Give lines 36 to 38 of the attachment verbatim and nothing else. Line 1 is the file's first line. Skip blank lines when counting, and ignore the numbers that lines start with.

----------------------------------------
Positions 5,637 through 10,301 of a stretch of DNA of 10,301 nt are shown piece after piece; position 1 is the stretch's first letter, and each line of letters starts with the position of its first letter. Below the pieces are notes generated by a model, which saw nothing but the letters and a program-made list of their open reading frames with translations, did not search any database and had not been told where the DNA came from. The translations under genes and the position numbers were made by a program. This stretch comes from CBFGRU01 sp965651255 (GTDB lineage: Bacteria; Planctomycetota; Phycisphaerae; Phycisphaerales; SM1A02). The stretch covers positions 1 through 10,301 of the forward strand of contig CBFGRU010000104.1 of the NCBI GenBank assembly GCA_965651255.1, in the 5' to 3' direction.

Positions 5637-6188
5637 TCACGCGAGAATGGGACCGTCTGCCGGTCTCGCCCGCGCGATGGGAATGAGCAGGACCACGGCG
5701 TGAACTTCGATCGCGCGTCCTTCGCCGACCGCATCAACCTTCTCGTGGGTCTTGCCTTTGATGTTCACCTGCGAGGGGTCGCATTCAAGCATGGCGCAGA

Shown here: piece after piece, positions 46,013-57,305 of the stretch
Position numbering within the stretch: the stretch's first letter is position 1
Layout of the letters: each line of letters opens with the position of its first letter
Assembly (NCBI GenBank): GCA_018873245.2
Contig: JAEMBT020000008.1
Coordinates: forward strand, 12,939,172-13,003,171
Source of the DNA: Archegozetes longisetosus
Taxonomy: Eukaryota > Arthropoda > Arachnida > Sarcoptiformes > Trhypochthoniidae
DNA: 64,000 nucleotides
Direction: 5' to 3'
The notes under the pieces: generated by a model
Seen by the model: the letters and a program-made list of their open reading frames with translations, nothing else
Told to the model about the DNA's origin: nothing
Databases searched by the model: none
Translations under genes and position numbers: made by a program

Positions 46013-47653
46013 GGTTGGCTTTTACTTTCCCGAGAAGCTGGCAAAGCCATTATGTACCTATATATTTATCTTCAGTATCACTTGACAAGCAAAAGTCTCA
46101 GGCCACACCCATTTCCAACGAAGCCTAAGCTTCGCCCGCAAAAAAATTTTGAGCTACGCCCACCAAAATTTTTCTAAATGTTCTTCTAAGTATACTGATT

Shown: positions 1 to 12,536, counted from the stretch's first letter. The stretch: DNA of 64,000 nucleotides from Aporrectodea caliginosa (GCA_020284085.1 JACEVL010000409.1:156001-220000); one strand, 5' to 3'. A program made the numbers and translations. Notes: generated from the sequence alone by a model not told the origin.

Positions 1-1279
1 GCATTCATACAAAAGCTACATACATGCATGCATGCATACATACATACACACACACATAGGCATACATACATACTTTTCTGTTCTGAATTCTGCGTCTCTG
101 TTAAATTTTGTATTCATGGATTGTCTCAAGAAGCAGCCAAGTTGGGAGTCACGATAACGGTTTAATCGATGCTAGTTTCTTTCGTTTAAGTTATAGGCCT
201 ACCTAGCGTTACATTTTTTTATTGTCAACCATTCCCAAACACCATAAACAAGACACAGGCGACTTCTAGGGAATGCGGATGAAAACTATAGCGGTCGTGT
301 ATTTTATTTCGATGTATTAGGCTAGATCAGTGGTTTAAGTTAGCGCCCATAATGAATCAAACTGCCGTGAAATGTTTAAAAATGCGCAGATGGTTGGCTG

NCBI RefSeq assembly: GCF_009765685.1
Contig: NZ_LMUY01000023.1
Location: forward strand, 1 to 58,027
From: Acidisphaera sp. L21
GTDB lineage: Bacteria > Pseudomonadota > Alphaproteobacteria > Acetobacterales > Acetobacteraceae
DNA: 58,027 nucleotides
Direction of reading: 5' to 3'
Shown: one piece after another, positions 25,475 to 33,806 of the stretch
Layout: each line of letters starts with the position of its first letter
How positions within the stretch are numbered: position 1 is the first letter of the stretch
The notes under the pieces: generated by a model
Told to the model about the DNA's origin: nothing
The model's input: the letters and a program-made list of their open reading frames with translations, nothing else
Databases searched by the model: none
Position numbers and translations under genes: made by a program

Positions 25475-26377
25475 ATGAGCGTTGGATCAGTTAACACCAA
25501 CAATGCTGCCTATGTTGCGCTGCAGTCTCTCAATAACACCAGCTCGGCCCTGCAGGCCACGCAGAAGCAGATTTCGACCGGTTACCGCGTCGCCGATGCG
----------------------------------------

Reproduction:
Shown: one piece after another, positions 25,475 to 33,806 of the stretch
Layout: each line of letters starts with the position of its first letter
How positions within the stretch are numbered: position 1 is the first letter of the stretch